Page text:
The “ideal” way of maintaining alignment of the femur with the tibia is to share the load most evenly across the joint surfaces.

      So with knee rehab, all too often, people default to only being able to do squats and lunges with their knee tracking in. That means every step up a hill, even walking, every time they landed on their leg during running would have hip internal rotation occurring. This is not choice, this is a massive amount of loading in one direction on your joints. Ask an orthopedic surgeon how often he sees a Grade IV medial compartment of the knee but only Grade I-II changes in the lateral compartment. It is so prevalent that they do hemiarthroplasty – half knee replacements – just so the good side of the knee remains intact because it is not worth removing.

      In Brandon Roy’s case, I am going to guess that he never really did his exercises properly. I think he probably only did them the way that he defaulted to and this caused all the trouble and the need for surgery. If he didn’t change the way he did his rehab (and it looks like he didn’t), then he would continue to wear down the areas he already wore down. I don’t think anyone would deny that NBA level players work hard at keeping fit and put in thousands of hours on the court. It is a massive load on the body and I don’t think anyone changed the way he loaded his knees.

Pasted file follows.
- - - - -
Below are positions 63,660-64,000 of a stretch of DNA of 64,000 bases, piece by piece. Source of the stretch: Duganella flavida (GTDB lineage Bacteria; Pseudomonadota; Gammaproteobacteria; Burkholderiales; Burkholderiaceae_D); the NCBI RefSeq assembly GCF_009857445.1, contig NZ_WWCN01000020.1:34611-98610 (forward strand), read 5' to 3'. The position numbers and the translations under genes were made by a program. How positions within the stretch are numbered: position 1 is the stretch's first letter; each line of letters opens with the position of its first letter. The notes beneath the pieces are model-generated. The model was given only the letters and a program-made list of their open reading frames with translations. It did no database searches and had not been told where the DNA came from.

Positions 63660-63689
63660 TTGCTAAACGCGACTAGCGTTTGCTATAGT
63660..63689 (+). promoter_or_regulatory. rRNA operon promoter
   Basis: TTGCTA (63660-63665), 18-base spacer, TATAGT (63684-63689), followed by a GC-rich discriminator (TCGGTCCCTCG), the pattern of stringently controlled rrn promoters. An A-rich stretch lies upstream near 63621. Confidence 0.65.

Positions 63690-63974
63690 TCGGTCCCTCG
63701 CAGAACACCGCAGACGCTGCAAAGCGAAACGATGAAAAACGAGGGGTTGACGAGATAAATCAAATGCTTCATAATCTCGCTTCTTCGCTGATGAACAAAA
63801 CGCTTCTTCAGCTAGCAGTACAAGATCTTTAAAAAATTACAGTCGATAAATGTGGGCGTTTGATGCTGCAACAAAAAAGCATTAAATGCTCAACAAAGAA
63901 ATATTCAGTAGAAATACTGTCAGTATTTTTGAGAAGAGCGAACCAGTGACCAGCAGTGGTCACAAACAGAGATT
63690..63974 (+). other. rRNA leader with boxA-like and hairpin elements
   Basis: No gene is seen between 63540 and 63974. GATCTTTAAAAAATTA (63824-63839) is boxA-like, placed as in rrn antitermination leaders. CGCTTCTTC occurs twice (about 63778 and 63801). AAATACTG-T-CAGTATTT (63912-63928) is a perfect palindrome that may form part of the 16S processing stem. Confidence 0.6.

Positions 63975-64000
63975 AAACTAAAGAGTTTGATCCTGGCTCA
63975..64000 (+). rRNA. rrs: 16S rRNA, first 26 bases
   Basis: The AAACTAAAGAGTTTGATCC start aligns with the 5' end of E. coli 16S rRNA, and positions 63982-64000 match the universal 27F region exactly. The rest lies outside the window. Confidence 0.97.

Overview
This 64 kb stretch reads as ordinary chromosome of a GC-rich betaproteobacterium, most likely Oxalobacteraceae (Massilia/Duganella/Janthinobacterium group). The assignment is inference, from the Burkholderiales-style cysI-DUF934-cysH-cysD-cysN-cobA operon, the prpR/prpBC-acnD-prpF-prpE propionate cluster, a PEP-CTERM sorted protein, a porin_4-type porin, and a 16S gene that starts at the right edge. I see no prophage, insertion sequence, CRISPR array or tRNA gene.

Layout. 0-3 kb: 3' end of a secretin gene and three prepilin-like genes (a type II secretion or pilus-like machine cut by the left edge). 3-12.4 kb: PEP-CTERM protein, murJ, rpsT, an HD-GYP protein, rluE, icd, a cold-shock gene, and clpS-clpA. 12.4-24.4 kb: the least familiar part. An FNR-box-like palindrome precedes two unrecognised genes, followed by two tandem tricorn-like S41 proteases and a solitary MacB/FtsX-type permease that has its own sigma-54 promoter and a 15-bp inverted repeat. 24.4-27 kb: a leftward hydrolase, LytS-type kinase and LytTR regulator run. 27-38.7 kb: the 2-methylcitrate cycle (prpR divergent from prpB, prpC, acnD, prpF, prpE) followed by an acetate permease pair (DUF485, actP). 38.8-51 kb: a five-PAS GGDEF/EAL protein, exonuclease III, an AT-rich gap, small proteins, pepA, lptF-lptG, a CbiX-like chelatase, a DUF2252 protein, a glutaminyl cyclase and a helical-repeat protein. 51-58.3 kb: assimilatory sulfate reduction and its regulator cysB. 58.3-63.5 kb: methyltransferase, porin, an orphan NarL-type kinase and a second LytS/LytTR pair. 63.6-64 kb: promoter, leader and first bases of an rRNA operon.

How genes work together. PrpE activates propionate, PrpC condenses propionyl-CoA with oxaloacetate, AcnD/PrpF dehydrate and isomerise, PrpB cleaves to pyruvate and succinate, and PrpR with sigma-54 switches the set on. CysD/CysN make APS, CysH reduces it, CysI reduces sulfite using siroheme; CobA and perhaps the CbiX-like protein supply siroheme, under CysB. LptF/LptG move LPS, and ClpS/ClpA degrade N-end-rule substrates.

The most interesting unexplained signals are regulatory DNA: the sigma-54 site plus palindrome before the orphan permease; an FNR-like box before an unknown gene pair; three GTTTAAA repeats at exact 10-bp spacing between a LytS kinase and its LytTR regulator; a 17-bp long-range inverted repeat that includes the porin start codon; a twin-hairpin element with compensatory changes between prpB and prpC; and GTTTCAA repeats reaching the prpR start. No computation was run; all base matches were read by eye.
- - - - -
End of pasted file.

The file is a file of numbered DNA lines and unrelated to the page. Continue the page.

So to sum up that section, I think the body needs to have many ways to do a task. There is a more efficient way of doing things and this should be the default way to spread the load across as many joints as possible.


      The second point I want to make is addressing the concern that the knee is rarely in a “good” position.

      I agree. Functional training is most important. However, I believe in setting good foundations. In nearly every sport that I can think of, you start by learning the basic moves and gradually move up into the more complicated moves as you demonstrate proficiency at each level. Unfortunately, dazzling talent like Brandon Roy can distract you from some basic fundamental errors like knees that don’t track properly. Combine that with the fact that he could overcome this inefficiency and still take on the best proves how good he was/is.

      I think there is enough static postures and inefficient positions in our life to warrant a focus on doing things efficiently. I think if someone demonstrated efficiency at the “ideal” alignment, I would (and have) then progress them to more difficult exercises.

      Believe it or not, there is a more efficient way to cut/jink/twist/sidestep etc. Watch some of the best running backs in the NFL and you will see that they stack their bones up nicely in ideal alignment for the task to maximize their power and weight transfer.

      And, in case you are wondering, I do progress my ankles to the point that they can control their inversion eccentrically as much as possible – they start by unloading using a table or rails and lots of weight through the arms then progress until they can do it slowly and controlled.